Sweden’s Foreign Minister Calls for Action on Milton Group Fraud

Published: 03 March 2020

ann-lindeSwedish Minister for Foreign Affairs Anne Linde (Photo: Government of Sweden)

By Will Neal

The Swedish government is demanding a decisive international response to online scams in the wake of a media investigation into a fraudulent Ukrainian investment company that stole hundreds of thousands of dollars from vulnerable would-be investors.

A cache of documents handed to the Swedish daily Dagens Nyheter, DN, by a whistleblower at Ukraine-based Milton Group, and shared with the OCCRP, exposed the inner workings of the company’s Kyiv call centre, where staff defrauded up to a thousand people worldwide with sham promises of get-rich-quick investment schemes.

While the company used its offices across several countries to target people as far afield as Ecuador and Australia, many of those worst affected were elderly Swedish citizens. Some were tricked out of more than US$200,000, with one woman forced to sell her home to cover her debts.   

During a meeting on Monday with high-level officials in Ukraine, Swedish Foreign Minister Ann Linde said that fraudulent activity at the company had taken place at an almost industrial level, according to DN. 

“It is really upsetting to see how they bluff Swedish retirees who have to leave their homes and live on a minimum subsistence level. And then they sit there, laughing,” she said.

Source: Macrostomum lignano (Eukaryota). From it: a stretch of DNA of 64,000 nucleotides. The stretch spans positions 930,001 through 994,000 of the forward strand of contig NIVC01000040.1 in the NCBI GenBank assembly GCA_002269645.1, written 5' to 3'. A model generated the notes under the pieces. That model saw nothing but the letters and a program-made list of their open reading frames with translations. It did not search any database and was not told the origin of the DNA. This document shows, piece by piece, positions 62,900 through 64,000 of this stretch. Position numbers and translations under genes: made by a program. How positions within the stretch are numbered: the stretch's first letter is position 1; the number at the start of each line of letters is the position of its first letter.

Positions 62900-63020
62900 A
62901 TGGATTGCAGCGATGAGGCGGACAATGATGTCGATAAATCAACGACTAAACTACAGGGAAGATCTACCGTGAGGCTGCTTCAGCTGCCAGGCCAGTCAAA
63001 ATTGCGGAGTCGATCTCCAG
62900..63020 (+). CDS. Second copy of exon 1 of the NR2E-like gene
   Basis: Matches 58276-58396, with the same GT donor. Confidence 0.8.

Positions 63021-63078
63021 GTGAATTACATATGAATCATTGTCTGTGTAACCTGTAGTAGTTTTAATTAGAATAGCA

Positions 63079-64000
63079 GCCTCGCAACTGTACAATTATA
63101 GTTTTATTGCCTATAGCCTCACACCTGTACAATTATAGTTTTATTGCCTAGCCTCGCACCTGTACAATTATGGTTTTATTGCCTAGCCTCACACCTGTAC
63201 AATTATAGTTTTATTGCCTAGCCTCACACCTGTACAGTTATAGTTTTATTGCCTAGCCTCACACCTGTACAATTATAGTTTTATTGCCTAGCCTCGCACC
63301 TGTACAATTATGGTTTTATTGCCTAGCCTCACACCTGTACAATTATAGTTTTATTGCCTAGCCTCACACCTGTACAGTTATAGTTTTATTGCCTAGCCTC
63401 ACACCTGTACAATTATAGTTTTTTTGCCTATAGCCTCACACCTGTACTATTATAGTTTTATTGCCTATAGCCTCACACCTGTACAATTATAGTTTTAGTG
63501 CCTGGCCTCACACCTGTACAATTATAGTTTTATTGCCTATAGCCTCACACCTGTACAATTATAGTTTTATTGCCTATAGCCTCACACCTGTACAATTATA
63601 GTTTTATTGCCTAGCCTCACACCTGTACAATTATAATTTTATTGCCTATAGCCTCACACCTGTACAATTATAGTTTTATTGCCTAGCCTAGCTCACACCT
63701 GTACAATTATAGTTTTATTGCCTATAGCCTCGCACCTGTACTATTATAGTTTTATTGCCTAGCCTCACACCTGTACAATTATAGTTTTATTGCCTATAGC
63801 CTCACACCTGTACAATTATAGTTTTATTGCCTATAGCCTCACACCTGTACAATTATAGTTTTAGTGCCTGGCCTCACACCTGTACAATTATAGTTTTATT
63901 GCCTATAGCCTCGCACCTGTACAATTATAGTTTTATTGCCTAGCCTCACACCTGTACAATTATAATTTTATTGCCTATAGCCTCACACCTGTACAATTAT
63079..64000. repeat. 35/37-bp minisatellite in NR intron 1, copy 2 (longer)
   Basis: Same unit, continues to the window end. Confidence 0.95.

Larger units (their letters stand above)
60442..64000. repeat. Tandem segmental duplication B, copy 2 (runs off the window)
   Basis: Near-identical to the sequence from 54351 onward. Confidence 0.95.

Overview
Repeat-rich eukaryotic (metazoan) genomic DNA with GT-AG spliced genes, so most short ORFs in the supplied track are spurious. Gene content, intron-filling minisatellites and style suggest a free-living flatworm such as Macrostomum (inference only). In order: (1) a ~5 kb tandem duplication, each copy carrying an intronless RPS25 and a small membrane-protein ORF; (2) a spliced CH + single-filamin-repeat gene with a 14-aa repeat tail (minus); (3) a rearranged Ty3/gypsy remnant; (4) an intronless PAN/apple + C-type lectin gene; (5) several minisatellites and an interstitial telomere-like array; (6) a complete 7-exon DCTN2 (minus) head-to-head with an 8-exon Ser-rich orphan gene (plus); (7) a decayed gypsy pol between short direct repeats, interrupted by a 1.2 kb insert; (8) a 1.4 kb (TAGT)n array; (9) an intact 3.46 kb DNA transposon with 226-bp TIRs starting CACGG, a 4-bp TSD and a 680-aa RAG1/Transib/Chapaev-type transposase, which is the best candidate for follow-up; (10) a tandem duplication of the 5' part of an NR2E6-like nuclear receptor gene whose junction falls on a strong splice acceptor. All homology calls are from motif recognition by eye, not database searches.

Linde noted that Ukraine has improved its justice system since the election of President Vlodymyr Zelensky, but said that it still has some way to go in reforming the rule of law.  

“The most important thing is that [the allegations] get attention. I don’t know if this information exists in Ukrainian, otherwise it is up to DN to make sure it does,” she added. 

Meanwhile, Swedish Minister for Digitization and Energy Anders Ygeman told DN that his office is currently seeking to propose new EU legislation that will allow regional law enforcement to more effectively go after big tech companies for their part in facilitating such scams. 

The OCCRP’s investigation found that in many cases, victims were lured into fraudulent arrangements with Milton Group after following up on adverts they had seen on Facebook, which used false celebrity endorsements and likenesses to promote deceptive get-rich-quick schemes.  

Previous scams have used tennis legend Björn Borg, TV personality Filip Hammar and writer Camilla Läckberg to promote false investment opportunities.  

“Facebook makes 1.5 billion SEK ($160 million) every year in Sweden from advertising. Therefore they have to be able to guarantee that they don’t have fraudulent adverts which force retirees to leave their homes,” Ygeman said.

“If they would work as hard on protecting themselves from false ads as they have on making it possible to direct ads to a specific group, this problem would not exist,” he added.

Ygeman further noted that the initiative has already received indications of support from several other EU countries, including Spain, Germany and France.

“We are definitely not alone,” he said.

Leif Persson, the Swedish criminologist and novelist who has also had his likeness used by fraudsters in online ads, reiterated the digitization minister’s emphasis on the need to hold big tech companies to account. 

“Put the responsibility on the distributor, in this case Facebook,” Persson said. “They are responsible for the dirt they distribute.”